Following the limited-edition Record Store Day release of Ella Fitzgerald’s unreleased 1956 album Ella At Zardi’s on pink and blue vinyl, which earned Fitzgerald her first No. 1 on the 24-year-old Jazz Albums Chart and her second No. 1 on the Traditional Jazz Albums chart, the acclaimed live album will receive a wide release as a double LP on black vinyl on August 17 via Verve/UMe.
First released on CD and digital in December 2017, the album capped-off a year-long celebration of the jazz legend’s centennial. The collection earned rave reviews and topped many year-end lists including the Los Angeles Times and NPR who exclaimed, “It’s a real find: two sets of blithe vocal brilliance recorded in a club in 1956, before Ella became a trademark,” continuing, “Get this to savor Fitzgerald’s assured sense of swing, and unmatched (still!) vocal dexterity.”
Recorded on February 2, 1956 at Zardi’s Jazzland in Hollywood, Ella At Zardi’s features the entirety of the evening’s two-set, 21-song performance, which captures an inspired Fitzgerald, backed by a stellar trio comprised of pianist Don Abney, bassist Vernon Alley and drummer Frank Capp, singing and swinging in front of an animated, adoring crowd, just days before she’d go on to record the album that would catapult her to stardom. The concert was originally recorded by Norman Granz to celebrate the creation of, and Fitzgerald’s signing to, Verve Records, which Granz founded largely to give Fitzgerald the attention that he felt she wasn’t receiving at her then-current label, Decca. Ella At Zardi’s was planned as the label’s inaugural release but shelved in favor of the now-classic studio album Ella Fitzgerald Sings The Cole Porter Song Book, which kicked off a best-selling, signature series of Song Book releases. The Zardi’s tapes languished in Verve’s vaults for six decades.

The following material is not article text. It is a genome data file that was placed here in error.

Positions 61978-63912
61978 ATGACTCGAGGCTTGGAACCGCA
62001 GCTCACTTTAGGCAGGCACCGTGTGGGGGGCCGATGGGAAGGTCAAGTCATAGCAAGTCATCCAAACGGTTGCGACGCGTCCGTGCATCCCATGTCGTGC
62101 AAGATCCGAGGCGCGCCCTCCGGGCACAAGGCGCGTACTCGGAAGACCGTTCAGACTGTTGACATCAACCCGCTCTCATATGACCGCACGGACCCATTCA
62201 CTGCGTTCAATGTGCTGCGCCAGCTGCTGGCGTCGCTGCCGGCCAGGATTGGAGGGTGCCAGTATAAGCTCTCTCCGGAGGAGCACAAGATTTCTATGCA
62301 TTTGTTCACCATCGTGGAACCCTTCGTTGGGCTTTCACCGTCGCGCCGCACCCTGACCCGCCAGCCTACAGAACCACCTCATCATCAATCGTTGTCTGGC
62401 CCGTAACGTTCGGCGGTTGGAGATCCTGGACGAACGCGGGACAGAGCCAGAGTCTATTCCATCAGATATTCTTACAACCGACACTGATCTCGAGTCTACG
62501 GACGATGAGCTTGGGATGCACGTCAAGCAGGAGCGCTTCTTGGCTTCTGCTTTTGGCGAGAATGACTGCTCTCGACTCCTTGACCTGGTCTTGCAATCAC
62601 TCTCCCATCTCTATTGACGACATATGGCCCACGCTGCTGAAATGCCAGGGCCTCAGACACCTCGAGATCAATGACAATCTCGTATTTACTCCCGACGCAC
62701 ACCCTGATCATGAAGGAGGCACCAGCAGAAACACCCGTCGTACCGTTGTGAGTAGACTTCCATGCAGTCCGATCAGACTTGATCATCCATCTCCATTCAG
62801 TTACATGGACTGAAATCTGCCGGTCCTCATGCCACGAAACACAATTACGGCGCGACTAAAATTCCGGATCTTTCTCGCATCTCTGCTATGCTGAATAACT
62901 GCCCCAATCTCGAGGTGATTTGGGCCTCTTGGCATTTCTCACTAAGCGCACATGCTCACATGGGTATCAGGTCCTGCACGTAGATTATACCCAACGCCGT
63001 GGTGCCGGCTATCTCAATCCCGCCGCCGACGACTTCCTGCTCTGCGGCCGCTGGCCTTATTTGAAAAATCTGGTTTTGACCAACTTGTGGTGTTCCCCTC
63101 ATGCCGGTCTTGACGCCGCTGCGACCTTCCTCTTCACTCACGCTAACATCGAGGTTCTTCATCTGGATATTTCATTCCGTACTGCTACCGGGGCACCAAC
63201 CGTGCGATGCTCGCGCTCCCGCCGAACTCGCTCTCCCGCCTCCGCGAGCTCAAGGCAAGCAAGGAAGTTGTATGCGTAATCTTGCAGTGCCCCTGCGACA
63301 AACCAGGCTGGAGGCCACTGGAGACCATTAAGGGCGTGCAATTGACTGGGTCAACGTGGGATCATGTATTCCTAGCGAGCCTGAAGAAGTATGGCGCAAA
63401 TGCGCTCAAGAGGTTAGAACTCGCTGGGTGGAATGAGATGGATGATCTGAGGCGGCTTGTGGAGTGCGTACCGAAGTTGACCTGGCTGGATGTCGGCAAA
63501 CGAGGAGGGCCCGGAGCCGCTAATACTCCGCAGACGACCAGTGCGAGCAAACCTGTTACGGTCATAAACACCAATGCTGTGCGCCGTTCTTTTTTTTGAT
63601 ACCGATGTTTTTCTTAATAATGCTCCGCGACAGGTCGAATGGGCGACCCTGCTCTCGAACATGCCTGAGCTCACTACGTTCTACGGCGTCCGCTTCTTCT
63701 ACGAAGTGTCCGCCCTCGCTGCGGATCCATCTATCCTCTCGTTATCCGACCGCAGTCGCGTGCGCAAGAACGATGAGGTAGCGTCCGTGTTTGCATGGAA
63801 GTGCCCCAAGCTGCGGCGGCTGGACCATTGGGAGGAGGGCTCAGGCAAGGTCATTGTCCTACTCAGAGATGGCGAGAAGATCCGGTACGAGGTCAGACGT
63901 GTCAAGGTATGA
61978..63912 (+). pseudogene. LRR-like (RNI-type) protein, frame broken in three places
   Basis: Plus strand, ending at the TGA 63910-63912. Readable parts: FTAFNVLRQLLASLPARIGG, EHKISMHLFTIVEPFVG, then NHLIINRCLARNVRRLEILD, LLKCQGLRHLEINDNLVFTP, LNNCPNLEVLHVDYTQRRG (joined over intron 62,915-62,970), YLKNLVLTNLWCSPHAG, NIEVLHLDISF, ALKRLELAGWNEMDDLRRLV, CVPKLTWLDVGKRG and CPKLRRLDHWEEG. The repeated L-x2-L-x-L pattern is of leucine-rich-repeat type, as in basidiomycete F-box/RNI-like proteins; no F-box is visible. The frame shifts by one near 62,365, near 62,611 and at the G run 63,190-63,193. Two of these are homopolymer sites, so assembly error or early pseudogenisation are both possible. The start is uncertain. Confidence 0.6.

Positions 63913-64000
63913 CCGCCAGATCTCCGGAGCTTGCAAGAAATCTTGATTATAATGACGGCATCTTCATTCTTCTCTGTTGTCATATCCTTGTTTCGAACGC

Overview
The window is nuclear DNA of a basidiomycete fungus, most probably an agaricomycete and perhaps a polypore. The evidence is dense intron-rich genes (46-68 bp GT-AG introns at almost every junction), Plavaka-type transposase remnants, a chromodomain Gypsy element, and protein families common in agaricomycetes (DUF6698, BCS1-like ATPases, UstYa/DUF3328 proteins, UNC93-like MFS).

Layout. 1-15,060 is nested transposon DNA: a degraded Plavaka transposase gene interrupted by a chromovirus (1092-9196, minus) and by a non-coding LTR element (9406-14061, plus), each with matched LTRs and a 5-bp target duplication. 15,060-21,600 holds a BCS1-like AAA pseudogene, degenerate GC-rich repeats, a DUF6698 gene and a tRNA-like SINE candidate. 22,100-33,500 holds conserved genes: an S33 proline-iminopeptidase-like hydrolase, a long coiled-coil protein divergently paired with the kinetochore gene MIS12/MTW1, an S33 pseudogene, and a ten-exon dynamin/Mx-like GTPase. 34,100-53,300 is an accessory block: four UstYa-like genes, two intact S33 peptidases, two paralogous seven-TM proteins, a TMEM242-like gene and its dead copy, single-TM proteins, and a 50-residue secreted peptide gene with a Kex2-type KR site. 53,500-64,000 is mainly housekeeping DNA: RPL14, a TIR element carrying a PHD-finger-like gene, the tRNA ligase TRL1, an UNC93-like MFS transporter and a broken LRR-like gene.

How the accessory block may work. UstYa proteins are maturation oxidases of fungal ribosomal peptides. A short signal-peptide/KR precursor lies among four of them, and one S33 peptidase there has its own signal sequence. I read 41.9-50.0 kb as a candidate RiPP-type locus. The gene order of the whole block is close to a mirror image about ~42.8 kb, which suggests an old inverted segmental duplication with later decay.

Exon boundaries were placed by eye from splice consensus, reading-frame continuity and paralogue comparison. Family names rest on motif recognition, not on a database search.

Ella At Zardi’s captures the brilliance and inspiration Fitzgerald’s performances embodied at the time. As veteran jazz journalist Kirk Silsbee observes in the album’s liner notes, “We can hear a fluid and joyous singer who operates with almost giddy authority. Ella manages to find a way of swinging almost every number, no matter the tempo. She anticipates her studio songbook albums with Duke Ellington’s ‘In A Mellow Tone,’ Cole Porter’s ‘My Heart Belongs To Daddy,’ the Gershwins’ ‘S’Wonderful’ and ‘I’ve Got a Crush On You,’ and Jerome Kern’s ‘A Fine Romance’… Ella uses her intelligent phrasing and rhythmic sense in inventive and exhilarating ways. Her repertoire was vast and she didn’t always remember the correct lyrics of a song. But the way she spontaneously redesigns the text in the most musical of ways is Fitzgerald’s signature.”